1. muscular dystrophy
2. Duchenne muscular dystrophy
3. myasthenia gravis
4. Parkinson’s disease
6. multiple sclerosis
7. Huntington’s disease
8. stroke victims
9. all other neuro-muscular diseases
On a clinical note, this author, having cared for muscular dystrophy patients for 30 years, can report that in every instance, the patients were able to ambulate (walk) with greater ease and had significantly more motor control (movement) while under chiropractic care. The goal of rehabilitation in the neurodegenerative patient is to both increase muscle tone and through repetition of activities of daily living, gait training, balance training, speech training and all other motor functions, to help retrain the muscles to maximize the body’s ability to regain those functions. The rehabilitation is essential in most cases and critical to the person regaining an independent life.
The therapist in rehabilitation creates a setting similar to a car or kitchen so that the patient can re-create activities of daily living. In doing these activities with the help of the therapist, the patient is activating stimuli in the sensory nervous system. Touching and movement are senses that the brain has to process and then send impulses back to the muscles to move in order to perform daily tasks. In order for function to be regained maximally, there can be no dysfunction at the spinal level. That dysfunction is defined in chiropractic as subluxation or a vertebrate out of place, negatively affecting the nerve and fixed in the wrong position.
Based upon the research by Taylor and Murphy (2010), if there is a spinal dysfunction (subluxation) it prevents normal impulses from the sensory system and lowers the ability of the brain from functioning at its optimal. Therefore, the most rehabilitation can offer is maximization of the body’s ability at reduced capacity. The implications are staggering as in many cases that could mean no matter the expertise of the therapist or the diligence of the patient, the rehabilitation would not be as successful or could fail if the brain could not function at a higher level.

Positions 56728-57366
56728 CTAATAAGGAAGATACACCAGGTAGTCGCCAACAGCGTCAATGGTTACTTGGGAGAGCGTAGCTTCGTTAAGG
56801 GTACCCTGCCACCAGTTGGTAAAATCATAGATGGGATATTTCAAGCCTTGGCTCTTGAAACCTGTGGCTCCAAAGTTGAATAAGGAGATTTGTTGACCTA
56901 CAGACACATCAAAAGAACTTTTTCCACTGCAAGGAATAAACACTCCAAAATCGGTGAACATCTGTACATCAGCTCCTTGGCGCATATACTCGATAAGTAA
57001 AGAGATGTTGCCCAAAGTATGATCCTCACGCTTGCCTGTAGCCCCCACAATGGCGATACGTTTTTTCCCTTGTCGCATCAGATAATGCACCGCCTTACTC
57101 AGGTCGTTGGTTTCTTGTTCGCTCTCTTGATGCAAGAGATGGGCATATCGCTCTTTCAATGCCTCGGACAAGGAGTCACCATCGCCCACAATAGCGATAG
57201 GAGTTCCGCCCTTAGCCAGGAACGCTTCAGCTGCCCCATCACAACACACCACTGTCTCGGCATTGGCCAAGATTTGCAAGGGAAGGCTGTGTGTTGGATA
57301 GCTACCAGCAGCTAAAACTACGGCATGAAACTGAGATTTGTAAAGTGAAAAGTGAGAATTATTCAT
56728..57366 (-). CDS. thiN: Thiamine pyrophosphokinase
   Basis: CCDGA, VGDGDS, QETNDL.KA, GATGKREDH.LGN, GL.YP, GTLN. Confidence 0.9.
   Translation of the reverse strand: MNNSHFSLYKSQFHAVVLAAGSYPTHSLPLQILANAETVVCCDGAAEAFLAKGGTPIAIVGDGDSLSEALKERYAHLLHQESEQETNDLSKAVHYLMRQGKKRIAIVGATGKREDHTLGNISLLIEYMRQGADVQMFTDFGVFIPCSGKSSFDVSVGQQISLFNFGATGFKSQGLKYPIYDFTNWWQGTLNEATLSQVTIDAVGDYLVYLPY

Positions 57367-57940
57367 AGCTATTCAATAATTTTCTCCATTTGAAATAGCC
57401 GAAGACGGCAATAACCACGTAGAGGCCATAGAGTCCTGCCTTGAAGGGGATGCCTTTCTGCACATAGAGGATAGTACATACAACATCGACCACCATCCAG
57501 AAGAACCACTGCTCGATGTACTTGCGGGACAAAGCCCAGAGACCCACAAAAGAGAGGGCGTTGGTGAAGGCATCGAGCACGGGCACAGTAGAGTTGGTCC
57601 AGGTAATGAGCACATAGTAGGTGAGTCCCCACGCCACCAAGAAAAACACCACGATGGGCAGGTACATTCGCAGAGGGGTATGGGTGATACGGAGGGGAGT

Through chiropractic care, the patient can have the ability to function at a higher level and live a “more normal life” with neurodegenerative disorders. The implications go well beyond neurodegenerative disorders and cross over to industry, sports and everyday life. However, that will be discussed in another article.
1. Sensory Processing Disorder Foundation (2011). About SPD. Retrieved from http://spdfoundation.net/about-sensory-processing-disorder.html
2. Wikipedia (2011). Motor skill. Retrieved from http://en.wikipedia.org/wiki/Motor_skill
3. LearningRX (2010). Sensory motor integration. Retrieved from http://www.learningrx.com/sensory-motor-integration-faq.htm
4. Taylor, H. H., & Murphy, B. (2010). The effects of spinal manipulation on central integration of dual somatosensory input observed after motor training: A crossover study. Journal of Manipulative and Physiological Therapeutics, 33(4), 261-272.